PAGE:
France Football Team
No strangers to the international sporting arena, football is a true tour de force in France. Otherwise known as Les Bleus, the French side won the World Cup on home soil in 1998 and have also snatched two European Championship victories.
Boasting some of the most creative and artistic players in the history of the game, such as Thierry Henry, Eric Cantona, Michael Platini and Zinadine Zidane, it is no surprise that the team are both respected and feared across the globe.
In the Beginning
On May 1 1904, France kicked off their first international football match against Belgium. With a 3-3 scoreline, the country would need to wait another 26 years before seeing the national team compete in the first World Cup. Unfortunately the experience was not a pleasant one as, despite their first ever World Cup goal courtesy of Lucien Laurent, the French team exited the tournament after a disappointing first round defeat.
As hosts of the 1936 World Cup, France automatically qualified but left the competition after a second round loss against Italy. Indeed, it would not be until two decades later that France would truly make their mark on the international scene. The development of the game in the country saw the emergence of world class players such as the record breaking Just Fontaine. With his remarkable 13 goal haul, France would enjoy a place in the 1958 World Cup semi finals against world leaders and cup winners, Brazil.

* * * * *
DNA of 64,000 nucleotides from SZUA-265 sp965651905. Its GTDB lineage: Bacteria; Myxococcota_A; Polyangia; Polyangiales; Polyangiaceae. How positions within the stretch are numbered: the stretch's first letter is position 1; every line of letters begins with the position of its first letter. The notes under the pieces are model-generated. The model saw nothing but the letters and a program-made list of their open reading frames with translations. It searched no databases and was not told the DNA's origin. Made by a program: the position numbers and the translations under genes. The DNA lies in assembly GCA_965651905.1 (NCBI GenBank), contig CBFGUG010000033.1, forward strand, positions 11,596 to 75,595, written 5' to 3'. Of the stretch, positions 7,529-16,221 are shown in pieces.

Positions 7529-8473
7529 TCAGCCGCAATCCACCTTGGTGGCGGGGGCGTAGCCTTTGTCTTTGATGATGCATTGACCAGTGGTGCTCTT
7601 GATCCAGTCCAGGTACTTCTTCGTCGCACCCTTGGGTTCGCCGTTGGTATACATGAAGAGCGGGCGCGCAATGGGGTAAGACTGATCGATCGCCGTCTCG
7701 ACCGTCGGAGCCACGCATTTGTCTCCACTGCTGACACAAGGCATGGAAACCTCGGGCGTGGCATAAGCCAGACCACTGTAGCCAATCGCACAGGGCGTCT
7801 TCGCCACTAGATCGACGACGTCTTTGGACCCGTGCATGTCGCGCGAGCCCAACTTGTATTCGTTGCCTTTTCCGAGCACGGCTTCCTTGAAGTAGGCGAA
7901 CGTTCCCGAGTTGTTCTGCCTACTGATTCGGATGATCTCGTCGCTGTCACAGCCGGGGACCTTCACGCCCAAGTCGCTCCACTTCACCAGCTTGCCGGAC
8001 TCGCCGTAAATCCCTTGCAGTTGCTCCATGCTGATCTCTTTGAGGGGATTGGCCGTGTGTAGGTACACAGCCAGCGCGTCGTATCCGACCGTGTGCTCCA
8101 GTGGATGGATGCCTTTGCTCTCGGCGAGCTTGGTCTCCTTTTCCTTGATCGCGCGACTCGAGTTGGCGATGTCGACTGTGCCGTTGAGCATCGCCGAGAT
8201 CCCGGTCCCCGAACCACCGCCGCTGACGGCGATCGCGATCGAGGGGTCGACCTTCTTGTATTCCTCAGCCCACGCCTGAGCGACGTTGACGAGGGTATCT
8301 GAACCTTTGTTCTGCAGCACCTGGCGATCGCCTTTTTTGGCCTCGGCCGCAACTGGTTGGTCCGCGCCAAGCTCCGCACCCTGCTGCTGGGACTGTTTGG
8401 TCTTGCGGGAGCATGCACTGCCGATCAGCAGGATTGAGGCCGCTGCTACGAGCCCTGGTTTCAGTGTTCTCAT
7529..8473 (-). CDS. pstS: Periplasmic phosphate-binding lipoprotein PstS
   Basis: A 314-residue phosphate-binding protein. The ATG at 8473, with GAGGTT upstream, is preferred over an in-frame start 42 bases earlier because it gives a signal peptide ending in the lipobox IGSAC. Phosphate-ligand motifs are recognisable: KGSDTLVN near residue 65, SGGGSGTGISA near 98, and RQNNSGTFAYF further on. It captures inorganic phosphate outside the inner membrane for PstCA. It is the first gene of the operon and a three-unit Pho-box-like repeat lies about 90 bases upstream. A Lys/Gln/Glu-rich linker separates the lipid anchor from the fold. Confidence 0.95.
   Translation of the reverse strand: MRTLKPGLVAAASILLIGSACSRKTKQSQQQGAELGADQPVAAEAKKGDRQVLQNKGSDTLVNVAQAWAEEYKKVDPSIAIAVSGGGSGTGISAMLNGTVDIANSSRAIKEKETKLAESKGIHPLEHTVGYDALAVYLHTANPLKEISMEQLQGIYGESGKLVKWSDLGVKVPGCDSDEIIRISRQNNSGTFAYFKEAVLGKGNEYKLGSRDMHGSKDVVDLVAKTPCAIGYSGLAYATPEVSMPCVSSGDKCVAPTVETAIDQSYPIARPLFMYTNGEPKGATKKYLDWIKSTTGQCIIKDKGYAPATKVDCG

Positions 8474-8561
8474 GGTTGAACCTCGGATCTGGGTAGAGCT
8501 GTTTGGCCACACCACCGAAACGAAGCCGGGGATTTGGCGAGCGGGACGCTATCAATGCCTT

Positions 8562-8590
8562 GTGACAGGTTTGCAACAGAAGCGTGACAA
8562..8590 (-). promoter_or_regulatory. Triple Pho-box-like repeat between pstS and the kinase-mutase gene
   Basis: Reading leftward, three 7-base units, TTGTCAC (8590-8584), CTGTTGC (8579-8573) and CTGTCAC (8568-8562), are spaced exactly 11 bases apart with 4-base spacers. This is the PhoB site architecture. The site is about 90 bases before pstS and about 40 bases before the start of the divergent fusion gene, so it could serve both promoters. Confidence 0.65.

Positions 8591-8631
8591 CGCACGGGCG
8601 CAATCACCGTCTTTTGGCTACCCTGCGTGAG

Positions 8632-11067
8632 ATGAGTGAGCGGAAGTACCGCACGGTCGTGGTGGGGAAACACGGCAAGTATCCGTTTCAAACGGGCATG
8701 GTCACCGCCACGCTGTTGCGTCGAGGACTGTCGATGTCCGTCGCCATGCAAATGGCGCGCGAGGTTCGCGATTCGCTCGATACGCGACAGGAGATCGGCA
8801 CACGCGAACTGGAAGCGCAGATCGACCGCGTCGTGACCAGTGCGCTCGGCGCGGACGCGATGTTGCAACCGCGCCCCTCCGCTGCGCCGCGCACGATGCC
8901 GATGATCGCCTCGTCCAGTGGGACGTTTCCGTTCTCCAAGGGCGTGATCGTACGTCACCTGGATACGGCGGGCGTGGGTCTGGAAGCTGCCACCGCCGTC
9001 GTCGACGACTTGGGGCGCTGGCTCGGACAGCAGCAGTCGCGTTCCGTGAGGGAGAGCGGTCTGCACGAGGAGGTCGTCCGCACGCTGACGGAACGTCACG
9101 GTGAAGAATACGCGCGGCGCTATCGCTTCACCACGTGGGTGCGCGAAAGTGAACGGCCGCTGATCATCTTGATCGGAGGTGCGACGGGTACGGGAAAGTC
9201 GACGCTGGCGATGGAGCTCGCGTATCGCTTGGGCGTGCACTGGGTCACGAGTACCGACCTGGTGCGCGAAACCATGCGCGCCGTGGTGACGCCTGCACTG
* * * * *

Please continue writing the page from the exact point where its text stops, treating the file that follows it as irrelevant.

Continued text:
Despite succumbing to the irresistible South Americans in that contest, France nevertheless went on to celebrate a third place position after winning the play off match against defending World Cup champions, West Germany.
Second decline and second renaissance
Unfortunately the 1958 showing proved the exception as another two decades passed before the team were injected with a renewed energy following the inclusion of new players for the tournament in 1978. Even then, although the team had unquestionably improved (inspired by new midfielder Michael Platini), France exited the tournament in the first round and needed to wait another four years before the French team would be given another chance to demonstrate their class in the World Cup.
They eventually did so by finishing in fourth place in 1982, only falling foul of West Germany in a controversial semi final. The defeat was made more painful as, having made a spectacular 3-0 comeback, their bid ended with a penalty shoot out. Aside from this ultimate disappointment, it is still recalled as one of the most memorable games in the history of the tournament.
Building on this performance, two years later, a promising French team finally enjoyed its first international success with a prestigious Euro 84 win before also taking an Olympic Gold. The European Championship triumph was particularly significant and reflected the ever increasing stature of Platini. Indeed, the inimitable Frenchman’s dominance was such that, of the team’s 14 goals, 9 of them were scored by Platini (including the famous extra time winner against Portugal in the semi-final). As such, in 1986, coach Henri Michel and Michael Platini led the strongest French team yet to the World Cup.